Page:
0.25mg/ml caffeine stock solution was used as the caffeine exposure solution.  By using a caffeine stock solution the same procedures followed for nicotine test were repeated to determine the caffeine effects on the locomotion of Eisenia foetida.

Treatments Locomotion observation
1 Increased thrashing motion
2 Increased thrashing motion
3 Increased thrashing motion
4 Increased thrashing motion
5 Increased thrashing motion
Control No observable change

Table 1: Nicotine test

Treatments Locomotion observation
1 Increased thrashing motion
2 Increased thrashing motion
3 Increased thrashing motion
4 Increased thrashing motion
5 Increased thrashing motion
Control No observable change

Table 2: caffeine test





Figure 1: Earthworm behavioral endpoint

The locomotory inhibition endpoint for nicotine became apparent at 0.0066mg/ml, while for the caffeine it became apparent at 0.25mg/ml.

The estimate of the toxic range of nicotine was from 0.0042mg/ml to0.0066mg/ml. On the other hand, the toxic range of caffeine was from 0.22mg/ml to 0.25mg/ml.

C Inhb




(Motulsky, 2002)


N Inhb means Eisenia foetida locomotion influence in the presence of nicotine

C Inhb means Eisenia foetida locomotion influence in the presence of caffeine

Figure 2: Graph of means of EC50 values for nicotine and caffeine


Nicotine and caffeine acted as stimulants. They increased the thrashing motion of Eisenia foetida in freshwater environments.  According to the results (Figure 2), caffeine was more toxic to the Eisenia foetida as compared to the nicotine.  Nicotine and caffeine increased the thrashing motion while there was no observable change seen in the control (Tables 1 and 2). It was also observed that the nicotine and caffeine did not have a consistent influence on the Eisenia foetida locomotion. Their effects depended on the concentration. As the concentration of each chemical was increasing, the thrashing motion was also increasing. Hence, the toxicity of the caffeine and nicotine increase with the increase in their concentration. When the nicotine and caffeine are released to the aquatic environment, their effects on the aquatic organisms would be less the same as their effects on the Eisenia foetida in fresh water. The contaminated of the exposure wells might have influenced the results of the experiment. Additionally, change of the environment of the worms might have interfered with their movement, hence giving false results.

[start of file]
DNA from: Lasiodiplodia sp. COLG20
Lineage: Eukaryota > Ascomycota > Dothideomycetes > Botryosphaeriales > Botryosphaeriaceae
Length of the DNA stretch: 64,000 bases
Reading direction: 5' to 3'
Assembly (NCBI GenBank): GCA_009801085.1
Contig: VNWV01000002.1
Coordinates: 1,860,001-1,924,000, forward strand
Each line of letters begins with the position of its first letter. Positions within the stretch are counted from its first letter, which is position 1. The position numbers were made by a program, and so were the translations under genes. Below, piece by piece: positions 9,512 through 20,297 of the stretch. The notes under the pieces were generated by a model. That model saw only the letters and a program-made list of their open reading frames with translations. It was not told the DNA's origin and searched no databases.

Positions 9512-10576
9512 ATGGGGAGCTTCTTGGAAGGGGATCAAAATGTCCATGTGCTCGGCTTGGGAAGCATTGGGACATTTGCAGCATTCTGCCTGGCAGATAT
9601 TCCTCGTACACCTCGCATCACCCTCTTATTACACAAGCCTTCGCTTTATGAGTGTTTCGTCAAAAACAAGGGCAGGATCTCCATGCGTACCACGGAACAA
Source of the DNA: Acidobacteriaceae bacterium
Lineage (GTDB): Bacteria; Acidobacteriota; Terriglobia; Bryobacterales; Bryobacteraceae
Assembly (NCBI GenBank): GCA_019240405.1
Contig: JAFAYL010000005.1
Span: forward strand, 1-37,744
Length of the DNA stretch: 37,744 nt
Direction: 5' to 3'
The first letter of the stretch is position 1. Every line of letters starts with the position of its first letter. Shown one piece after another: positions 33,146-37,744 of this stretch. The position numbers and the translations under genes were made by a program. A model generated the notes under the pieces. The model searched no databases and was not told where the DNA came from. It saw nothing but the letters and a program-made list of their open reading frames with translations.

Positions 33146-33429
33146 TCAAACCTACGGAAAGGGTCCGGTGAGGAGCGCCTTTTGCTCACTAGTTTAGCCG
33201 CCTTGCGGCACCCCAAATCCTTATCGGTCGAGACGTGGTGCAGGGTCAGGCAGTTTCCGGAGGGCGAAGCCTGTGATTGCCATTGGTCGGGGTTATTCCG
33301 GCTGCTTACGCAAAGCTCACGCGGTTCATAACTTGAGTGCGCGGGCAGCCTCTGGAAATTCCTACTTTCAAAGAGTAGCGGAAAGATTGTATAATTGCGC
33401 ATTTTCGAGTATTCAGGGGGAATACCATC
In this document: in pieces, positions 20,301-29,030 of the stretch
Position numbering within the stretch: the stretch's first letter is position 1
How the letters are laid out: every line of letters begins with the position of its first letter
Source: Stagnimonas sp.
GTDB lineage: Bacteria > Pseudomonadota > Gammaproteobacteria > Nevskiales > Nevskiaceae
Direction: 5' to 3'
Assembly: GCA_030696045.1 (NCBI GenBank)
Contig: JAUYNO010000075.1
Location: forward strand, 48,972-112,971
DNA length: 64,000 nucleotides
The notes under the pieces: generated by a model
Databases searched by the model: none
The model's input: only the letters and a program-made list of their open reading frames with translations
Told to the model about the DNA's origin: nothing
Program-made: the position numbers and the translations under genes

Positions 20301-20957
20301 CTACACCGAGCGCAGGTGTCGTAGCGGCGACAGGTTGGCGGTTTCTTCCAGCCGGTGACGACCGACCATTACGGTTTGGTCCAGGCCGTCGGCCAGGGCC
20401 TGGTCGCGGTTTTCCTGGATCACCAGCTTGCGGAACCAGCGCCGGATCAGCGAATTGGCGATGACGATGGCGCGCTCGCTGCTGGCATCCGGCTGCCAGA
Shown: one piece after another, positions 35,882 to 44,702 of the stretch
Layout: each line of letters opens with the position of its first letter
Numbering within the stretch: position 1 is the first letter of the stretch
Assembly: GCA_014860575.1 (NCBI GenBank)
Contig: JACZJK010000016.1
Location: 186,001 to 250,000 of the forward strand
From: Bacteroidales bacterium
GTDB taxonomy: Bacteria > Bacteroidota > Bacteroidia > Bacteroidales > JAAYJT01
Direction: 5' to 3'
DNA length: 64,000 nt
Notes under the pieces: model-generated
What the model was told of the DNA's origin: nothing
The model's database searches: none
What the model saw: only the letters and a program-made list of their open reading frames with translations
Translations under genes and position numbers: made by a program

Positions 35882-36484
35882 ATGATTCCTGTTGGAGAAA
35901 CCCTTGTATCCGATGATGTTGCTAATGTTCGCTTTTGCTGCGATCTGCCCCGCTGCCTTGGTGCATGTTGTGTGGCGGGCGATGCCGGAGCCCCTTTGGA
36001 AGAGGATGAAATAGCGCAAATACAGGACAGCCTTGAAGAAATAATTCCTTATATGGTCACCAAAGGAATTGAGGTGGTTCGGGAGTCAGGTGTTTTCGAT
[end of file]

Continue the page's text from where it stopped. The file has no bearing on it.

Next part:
The nicotine and caffeine, both had effects on the locomotion of the Eisenia foetid. They acted as stimulants. This implies that the Eisenia foetida were moving away from these chemicals for their safety. The caffeine was more toxic than the nicotine as it increased the thrashing locomotion of the Eisenia foetida more than the nicotine. Therefore, both the caffeine and nicotine are apt for the toxicology research. They are a suitable model for determining the effects of the stimulants for the possible drug interactions.






Reference Lists

Motulsky, H. (2002). Fitting models to biological data using linear and nonlinear regression: a particular guide to curve fitting. Melbourne: Graphpad Software Inc, 1-53.

Van Gestel, CA.(1992). Validation of earthworm toxicity tests by comparison with field studies: a review of benomyl, carbendazim, and carbaryl. Ecotoxicol Environ Saf., 23(2), 221-236.